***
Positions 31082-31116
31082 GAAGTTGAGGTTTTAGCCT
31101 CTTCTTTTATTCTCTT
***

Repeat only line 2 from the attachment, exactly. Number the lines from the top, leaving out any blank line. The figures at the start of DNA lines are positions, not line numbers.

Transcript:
31082 GAAGTTGAGGTTTTAGCCT